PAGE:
Food and Rest
Our Nutrition Consultant, Mario López, advises us what foods we should avoid to enjoy a deep and restorative sleep.
Often, we take it for granted that we are what we are, independently of what we eat. One of the factors we think is unrelated to our diet (but actually isn’t) is our sleep. Multiple studies show that what we eat does affect us. Science can’t tell us with certainty which foods help us sleep, but it does know which foods prevent us from sleeping.
In her book The Sleep Revolution (2016), the author Arianna Huffington, writes:
“Is there a way of eating that can improve our sleep? In reality, no; but we can eat in a way that makes our sleep worse. Regarding food and drink, it matters more what we should avoid than what we should eat.”
The foods that we should avoid if we want to ensure deep, restorative sleep are:
- Coffee, black tea, and energy drinks. All of these contain caffeine. Caffeine is highly consumed all over the world for its affects on attention and concentration. It makes us more attentive, and we can concentrate for more time. However, it can change our sleep, making it lighter and harder to fall asleep. Caffeine can affect our sleep even if we have a coffee 6 hours before going to bed. That’s why it’s not a good idea to consume any foods that contain caffeine anytime after breakfast.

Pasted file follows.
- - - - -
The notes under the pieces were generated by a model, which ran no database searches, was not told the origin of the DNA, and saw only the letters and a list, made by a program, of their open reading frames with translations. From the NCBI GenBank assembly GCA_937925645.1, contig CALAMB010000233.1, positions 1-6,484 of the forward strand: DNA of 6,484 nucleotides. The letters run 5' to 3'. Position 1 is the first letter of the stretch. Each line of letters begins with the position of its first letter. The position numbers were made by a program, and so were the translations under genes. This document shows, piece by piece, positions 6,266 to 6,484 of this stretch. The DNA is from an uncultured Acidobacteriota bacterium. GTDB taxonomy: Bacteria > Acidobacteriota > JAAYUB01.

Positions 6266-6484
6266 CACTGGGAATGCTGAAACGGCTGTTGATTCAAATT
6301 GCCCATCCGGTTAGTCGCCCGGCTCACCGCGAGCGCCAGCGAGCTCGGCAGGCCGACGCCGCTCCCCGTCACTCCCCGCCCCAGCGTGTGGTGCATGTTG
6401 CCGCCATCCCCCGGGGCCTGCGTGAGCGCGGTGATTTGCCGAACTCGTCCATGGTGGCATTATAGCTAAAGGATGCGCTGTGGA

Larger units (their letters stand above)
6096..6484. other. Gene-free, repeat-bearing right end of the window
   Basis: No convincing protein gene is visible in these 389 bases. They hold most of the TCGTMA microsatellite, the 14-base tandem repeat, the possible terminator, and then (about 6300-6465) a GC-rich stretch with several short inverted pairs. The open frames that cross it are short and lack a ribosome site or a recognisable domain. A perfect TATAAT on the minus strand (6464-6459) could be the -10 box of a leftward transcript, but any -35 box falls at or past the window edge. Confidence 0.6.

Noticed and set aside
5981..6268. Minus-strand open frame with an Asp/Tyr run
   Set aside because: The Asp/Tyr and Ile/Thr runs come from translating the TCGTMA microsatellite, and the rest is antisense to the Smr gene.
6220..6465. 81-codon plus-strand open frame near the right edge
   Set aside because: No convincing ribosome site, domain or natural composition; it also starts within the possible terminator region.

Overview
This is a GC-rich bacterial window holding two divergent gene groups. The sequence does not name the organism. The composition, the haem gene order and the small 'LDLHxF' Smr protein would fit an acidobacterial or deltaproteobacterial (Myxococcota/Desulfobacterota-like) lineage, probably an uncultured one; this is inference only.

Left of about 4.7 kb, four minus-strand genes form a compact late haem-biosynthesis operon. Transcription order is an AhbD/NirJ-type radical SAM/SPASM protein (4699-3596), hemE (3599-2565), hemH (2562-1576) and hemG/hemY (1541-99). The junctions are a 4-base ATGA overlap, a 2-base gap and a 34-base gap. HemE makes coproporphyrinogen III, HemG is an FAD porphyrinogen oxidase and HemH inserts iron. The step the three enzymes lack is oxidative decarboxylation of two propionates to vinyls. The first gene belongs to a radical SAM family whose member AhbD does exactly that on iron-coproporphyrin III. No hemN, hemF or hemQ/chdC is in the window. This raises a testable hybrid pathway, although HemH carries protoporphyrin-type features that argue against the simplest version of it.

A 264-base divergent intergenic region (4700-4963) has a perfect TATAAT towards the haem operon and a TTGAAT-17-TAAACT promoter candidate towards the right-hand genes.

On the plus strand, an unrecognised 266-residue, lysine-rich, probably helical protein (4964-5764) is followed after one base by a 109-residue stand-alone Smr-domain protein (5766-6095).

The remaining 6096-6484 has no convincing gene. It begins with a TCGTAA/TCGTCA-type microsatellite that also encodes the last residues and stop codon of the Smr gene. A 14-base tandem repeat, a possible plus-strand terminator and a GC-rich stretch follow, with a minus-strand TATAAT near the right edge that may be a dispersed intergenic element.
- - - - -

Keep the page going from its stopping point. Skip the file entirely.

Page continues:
- Very spicy foods, which can cause acid reflux and bloating, both of which make it harder to sleep.
- Greasy foods, which, just as with spicy ones, can make digestion difficult.
- For the same reason that it’s not recommended to eat spicy and greasy food, it’s also not recommended to eat dinner too late, because our digestive force is lower and it makes sleeping harder.
- Alcoholic drinks. Alcohol affects sleep in a curious way: it makes the first phase, falling asleep, easier. But it alters the next one, making it superficil and interrupted.
Earlier, I said that there aren’t foods that help you sleep better, but there are ingredients that do. Here are some examples:
- Magnesium, which is found in nuts, seeds, leafy green vegetables, and bananas.
- Vitamin B6, which is found in fish and legumes.
- Calcium, which is present in sesame, almonds, turnips, and seaweed.
- Tryptofan, which is in chickpeas, pumpkin seeds, and seaweed.
- Melatonin, which is present in cherries.
It hasn’t been proven that the foods above improve your sleep, but some of the ingredients they contain can help (magnesium, vitamin B6, calcium, etc.), so including them in your diet can help you avoid deficiencies.